If I have full physical custody and shared legal custody of my children, how do I get full legal custody as well?

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If I have full physical custody and shared legal custody of my children, how do I get full legal custody as well?

I want to hire a lawyer to see if I can change that to full physical and legal custody leaving only visitation and child support for my ex-husband. Before doing so, I was wondering if that’s even possible or heard of?

Asked on January 2, 2013 under Family Law, Pennsylvania

Answers:

S.L,. Member, California Bar / FreeAdvice Contributing Attorney

Answered 8 years ago | Contributor

You can file an Order to Show Cause (court form) requesting a modification of custody and a supporting declaration stating the facts supporting your request for a modification of custody.  File these documents along with a proof of service with the court and serve your ex by mail with a copy of these documents. 

When you file an Order to Show Cause with the court, the court will schedule a hearing on your request for modification of custody.  Since you already have physical custody and shared legal custody, the court might be reluctant to grant you full legal custody; however, the court's decision would be determined by the issues in the case.

Check with the court clerk before filing the above documents to be certain you have filed all of the appropriate documents because the required documents may vary from state to state.

As for the proof of service, you can either use a court form proof of service or you can write your own.  The proof of service verifies the date of mailing your documents to your ex.  If you write your own proof of service, it just says that you are at least eighteen years of age and the attached documents were sent via first class mail unless stated otherwise to ________ (name and address of your ex) on __________ (date). You sign and date at the bottom.  The date you sign should be the same as the date of mailing and the same date you file your documents with the court.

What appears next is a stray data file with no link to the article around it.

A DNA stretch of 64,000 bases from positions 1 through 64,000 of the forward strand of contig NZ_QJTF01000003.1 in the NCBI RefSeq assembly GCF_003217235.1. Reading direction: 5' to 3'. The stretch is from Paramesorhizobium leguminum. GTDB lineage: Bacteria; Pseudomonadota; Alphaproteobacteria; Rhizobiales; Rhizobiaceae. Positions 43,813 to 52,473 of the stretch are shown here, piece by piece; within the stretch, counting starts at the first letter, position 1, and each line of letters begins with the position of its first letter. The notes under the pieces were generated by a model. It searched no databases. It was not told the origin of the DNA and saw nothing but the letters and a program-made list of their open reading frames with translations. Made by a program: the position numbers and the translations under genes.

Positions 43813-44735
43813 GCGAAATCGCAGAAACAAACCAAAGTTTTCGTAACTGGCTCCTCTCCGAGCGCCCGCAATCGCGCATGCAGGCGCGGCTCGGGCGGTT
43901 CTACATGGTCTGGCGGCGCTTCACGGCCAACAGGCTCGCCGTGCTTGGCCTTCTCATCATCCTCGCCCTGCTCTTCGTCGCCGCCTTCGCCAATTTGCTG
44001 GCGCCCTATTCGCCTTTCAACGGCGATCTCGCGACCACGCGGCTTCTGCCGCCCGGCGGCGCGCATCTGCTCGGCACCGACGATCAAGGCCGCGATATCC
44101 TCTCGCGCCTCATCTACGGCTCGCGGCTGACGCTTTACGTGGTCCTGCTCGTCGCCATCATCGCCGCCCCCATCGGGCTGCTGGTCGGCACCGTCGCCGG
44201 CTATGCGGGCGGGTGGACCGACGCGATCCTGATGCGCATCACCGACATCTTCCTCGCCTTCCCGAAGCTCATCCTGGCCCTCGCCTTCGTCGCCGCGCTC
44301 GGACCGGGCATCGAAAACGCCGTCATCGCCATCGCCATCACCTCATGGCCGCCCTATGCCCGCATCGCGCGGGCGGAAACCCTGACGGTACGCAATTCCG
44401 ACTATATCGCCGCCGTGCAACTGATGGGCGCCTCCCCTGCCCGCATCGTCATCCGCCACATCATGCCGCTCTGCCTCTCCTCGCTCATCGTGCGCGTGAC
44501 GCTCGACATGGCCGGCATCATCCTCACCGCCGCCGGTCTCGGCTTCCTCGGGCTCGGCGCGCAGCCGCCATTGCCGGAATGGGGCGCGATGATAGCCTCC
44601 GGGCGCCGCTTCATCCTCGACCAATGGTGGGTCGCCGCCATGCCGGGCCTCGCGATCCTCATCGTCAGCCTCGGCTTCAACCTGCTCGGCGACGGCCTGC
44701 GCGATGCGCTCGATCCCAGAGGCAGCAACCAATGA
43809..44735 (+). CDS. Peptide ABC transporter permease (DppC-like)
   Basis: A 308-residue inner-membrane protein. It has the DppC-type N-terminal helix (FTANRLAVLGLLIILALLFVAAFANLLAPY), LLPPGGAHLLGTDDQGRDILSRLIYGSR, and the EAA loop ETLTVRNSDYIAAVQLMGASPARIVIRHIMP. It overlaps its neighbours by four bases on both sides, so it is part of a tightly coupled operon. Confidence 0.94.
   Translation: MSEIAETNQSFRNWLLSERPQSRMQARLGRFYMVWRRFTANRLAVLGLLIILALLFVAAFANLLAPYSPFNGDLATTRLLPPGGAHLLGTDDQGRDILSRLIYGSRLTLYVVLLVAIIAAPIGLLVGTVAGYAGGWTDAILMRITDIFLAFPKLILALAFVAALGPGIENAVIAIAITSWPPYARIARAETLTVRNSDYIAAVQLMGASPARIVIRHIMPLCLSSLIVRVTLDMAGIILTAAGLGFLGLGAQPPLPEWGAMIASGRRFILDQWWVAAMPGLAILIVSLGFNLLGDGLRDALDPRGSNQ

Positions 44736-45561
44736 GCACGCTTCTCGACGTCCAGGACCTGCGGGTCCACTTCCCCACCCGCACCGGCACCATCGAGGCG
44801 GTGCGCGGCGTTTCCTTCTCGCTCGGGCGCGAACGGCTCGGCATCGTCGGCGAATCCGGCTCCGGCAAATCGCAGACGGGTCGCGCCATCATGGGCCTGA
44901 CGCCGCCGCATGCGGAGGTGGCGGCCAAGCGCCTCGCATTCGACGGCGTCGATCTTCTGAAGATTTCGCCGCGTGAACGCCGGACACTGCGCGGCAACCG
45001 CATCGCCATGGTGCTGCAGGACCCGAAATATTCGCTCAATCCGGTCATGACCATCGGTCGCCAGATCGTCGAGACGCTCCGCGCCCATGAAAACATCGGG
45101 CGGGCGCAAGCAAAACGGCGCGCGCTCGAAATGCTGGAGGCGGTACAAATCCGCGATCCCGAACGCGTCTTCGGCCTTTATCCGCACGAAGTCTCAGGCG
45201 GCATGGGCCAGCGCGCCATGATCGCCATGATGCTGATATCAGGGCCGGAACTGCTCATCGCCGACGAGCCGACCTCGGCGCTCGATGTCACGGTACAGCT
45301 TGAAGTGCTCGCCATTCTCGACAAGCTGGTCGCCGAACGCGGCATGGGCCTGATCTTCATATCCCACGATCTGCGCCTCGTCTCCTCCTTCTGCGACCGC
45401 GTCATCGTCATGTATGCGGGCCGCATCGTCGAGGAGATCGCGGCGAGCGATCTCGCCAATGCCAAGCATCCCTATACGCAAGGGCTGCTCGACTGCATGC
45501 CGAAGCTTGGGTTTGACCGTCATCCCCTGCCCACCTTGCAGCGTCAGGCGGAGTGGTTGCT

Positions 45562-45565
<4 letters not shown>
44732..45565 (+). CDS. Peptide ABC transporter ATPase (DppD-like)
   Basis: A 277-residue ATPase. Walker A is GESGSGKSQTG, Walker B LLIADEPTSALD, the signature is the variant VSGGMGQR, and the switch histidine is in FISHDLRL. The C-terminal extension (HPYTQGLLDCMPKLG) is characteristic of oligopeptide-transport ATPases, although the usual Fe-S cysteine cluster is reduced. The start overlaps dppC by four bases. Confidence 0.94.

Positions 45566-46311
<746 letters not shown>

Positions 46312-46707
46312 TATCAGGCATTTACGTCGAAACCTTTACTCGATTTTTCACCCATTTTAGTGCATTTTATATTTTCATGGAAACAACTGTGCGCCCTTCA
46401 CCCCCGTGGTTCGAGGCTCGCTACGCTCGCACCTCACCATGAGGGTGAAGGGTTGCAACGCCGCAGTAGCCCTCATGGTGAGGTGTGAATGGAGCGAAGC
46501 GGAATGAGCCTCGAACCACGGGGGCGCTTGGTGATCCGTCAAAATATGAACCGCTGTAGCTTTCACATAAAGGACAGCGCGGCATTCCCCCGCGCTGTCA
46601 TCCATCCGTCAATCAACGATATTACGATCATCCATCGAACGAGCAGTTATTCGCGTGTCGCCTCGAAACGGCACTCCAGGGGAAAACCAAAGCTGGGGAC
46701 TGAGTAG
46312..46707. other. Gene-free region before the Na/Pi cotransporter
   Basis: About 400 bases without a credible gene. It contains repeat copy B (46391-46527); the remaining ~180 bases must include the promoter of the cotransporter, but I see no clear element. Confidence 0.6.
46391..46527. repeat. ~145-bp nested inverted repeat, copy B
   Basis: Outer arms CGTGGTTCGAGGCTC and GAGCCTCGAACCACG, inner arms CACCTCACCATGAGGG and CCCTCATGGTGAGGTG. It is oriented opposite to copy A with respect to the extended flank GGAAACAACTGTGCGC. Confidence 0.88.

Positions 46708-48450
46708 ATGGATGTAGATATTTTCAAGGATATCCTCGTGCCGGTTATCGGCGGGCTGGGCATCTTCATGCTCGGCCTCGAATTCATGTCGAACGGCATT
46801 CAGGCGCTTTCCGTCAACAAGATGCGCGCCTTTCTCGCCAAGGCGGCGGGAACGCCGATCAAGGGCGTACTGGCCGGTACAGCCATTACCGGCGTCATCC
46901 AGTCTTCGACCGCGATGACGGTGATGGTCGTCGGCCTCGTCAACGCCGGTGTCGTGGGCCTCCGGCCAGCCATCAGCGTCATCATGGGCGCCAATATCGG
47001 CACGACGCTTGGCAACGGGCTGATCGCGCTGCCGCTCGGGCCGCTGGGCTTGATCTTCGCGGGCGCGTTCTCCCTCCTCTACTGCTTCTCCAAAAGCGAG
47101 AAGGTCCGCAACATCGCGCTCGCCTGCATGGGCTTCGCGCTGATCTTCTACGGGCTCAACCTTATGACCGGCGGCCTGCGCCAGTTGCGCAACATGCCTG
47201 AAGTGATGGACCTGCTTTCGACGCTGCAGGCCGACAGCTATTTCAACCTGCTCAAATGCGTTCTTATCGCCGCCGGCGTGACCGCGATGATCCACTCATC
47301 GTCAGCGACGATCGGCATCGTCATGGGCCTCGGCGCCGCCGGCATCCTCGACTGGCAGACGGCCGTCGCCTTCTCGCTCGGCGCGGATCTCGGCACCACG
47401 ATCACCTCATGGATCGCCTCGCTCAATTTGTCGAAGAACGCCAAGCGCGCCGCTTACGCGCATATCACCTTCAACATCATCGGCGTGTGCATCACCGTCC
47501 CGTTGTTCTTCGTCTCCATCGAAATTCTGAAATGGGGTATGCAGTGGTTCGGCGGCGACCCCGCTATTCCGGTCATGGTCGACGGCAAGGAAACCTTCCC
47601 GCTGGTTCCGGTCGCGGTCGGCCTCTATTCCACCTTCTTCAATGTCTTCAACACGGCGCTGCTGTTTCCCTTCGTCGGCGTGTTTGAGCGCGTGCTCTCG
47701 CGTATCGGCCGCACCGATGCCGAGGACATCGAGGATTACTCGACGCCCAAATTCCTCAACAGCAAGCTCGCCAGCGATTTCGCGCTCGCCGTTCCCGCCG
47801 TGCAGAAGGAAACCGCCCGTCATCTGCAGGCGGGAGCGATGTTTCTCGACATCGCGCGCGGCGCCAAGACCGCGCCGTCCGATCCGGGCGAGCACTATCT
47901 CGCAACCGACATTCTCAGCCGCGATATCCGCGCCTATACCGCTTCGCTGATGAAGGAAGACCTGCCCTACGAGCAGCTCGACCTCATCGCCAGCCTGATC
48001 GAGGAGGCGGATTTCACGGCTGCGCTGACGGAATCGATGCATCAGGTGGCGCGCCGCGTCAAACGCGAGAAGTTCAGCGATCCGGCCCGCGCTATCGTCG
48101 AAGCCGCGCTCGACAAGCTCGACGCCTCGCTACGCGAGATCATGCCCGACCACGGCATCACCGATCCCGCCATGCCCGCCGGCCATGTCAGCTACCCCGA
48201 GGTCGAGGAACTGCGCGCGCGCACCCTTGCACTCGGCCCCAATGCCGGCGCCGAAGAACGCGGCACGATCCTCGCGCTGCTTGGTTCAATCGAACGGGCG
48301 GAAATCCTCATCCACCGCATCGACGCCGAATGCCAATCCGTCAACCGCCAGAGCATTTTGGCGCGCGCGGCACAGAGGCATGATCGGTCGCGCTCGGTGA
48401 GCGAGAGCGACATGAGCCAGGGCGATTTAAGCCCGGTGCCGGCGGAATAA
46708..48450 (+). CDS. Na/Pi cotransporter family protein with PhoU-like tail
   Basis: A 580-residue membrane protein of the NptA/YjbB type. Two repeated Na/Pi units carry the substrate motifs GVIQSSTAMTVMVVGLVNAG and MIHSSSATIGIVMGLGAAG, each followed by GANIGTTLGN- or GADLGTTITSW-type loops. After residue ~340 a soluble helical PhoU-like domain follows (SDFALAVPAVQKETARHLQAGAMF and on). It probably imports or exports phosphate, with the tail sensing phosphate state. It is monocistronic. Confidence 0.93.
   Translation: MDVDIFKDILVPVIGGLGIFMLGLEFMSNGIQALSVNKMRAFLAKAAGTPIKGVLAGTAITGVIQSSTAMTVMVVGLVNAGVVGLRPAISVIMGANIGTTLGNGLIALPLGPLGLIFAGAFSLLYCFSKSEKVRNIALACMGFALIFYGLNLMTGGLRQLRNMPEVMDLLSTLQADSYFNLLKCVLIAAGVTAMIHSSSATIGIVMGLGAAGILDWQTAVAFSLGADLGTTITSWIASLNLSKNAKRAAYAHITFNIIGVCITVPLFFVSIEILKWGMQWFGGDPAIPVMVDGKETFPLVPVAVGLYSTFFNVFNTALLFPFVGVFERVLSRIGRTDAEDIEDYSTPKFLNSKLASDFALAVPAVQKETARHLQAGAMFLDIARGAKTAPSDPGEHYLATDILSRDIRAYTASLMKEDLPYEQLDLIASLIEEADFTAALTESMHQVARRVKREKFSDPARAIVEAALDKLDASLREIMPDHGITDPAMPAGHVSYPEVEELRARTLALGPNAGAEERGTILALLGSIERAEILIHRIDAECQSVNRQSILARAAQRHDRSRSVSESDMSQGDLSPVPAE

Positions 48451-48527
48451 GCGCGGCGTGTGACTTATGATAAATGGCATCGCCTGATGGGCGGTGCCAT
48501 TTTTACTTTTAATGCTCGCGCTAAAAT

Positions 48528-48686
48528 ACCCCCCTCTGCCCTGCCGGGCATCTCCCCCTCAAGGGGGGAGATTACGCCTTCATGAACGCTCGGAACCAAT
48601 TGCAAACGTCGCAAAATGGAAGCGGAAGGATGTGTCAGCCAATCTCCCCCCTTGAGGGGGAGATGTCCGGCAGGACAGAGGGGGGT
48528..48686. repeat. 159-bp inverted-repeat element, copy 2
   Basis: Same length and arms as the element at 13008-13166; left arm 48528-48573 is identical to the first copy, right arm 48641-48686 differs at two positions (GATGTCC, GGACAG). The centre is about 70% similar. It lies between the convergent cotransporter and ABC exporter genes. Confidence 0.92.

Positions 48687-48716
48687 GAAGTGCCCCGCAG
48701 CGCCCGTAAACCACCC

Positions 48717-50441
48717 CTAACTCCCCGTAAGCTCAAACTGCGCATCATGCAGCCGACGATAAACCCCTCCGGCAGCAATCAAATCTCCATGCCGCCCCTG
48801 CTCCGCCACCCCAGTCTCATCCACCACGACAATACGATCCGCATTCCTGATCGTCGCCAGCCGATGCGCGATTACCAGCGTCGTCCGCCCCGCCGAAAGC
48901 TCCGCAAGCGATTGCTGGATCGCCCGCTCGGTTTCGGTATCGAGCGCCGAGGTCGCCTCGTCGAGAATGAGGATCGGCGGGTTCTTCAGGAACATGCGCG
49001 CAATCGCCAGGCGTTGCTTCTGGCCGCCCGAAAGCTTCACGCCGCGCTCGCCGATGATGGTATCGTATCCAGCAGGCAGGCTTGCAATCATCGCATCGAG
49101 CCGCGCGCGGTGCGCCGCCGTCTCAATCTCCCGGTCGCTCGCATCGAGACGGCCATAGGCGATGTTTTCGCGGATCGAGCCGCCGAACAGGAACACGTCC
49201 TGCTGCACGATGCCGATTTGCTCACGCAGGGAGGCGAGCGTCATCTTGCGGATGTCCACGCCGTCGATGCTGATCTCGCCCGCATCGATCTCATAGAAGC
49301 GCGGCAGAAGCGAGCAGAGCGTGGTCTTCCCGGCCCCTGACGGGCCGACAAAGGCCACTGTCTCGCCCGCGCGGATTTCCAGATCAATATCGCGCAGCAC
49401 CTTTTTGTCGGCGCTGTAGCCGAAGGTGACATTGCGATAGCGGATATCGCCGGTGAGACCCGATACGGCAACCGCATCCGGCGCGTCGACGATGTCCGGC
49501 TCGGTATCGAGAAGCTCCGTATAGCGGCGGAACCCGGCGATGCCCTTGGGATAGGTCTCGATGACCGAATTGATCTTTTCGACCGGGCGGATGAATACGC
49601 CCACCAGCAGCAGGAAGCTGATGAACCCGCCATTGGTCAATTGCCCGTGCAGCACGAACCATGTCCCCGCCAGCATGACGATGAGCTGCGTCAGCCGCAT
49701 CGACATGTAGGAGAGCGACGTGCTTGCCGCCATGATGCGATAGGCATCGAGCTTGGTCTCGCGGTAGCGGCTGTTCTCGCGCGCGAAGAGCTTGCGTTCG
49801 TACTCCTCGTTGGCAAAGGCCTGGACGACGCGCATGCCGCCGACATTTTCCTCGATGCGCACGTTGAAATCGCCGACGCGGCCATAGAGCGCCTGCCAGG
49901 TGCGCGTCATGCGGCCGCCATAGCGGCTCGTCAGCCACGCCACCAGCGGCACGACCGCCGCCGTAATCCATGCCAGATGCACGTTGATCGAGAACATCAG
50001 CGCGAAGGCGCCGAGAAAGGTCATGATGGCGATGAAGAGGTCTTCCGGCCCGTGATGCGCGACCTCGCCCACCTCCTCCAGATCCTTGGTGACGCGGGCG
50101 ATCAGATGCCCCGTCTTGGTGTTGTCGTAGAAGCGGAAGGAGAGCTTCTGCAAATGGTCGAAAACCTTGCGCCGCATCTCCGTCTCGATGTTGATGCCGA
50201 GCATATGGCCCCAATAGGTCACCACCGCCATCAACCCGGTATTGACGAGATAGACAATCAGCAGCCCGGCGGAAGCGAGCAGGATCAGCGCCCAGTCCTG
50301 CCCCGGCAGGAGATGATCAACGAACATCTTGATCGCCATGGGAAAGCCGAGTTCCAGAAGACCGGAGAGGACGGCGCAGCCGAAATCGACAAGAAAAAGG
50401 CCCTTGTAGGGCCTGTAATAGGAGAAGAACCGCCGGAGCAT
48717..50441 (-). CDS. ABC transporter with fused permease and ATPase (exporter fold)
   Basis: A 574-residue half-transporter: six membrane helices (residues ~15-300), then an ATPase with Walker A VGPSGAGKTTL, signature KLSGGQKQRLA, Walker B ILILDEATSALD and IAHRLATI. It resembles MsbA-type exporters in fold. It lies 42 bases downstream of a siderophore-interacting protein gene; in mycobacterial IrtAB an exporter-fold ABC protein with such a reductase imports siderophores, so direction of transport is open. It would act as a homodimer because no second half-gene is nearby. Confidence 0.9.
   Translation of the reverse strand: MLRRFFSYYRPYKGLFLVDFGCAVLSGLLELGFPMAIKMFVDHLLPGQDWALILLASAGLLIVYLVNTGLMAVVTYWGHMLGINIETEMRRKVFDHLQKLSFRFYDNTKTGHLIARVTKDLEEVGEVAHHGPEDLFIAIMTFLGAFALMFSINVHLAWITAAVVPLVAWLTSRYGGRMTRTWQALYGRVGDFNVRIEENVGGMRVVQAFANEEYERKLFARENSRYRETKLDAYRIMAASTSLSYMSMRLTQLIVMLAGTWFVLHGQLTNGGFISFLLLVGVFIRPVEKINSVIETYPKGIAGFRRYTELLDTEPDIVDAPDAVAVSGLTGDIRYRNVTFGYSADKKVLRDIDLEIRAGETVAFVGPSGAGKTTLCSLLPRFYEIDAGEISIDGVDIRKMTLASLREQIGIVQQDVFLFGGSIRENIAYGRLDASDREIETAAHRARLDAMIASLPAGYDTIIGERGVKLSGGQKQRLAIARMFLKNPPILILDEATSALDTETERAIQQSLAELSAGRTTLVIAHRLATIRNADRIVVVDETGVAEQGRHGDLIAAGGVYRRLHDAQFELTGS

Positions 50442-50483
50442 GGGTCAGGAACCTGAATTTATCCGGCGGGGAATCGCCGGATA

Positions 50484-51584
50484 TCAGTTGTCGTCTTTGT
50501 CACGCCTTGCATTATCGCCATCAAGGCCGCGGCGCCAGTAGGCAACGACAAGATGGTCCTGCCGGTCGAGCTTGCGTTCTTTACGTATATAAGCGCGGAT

IMPORTANT NOTICE: The Answer(s) provided above are for general information only. The attorney providing the answer was not serving as the attorney for the person submitting the question or in any attorney-client relationship with such person. Laws may vary from state to state, and sometimes change. Tiny variations in the facts, or a fact not set forth in a question, often can change a legal outcome or an attorney's conclusion. Although AttorneyPages.com has verified the attorney was admitted to practice law in at least one jurisdiction, he or she may not be authorized to practice law in the jurisdiction referred to in the question, nor is he or she necessarily experienced in the area of the law involved. Unlike the information in the Answer(s) above, upon which you should NOT rely, for personal advice you can rely upon we suggest you retain an attorney to represent you.

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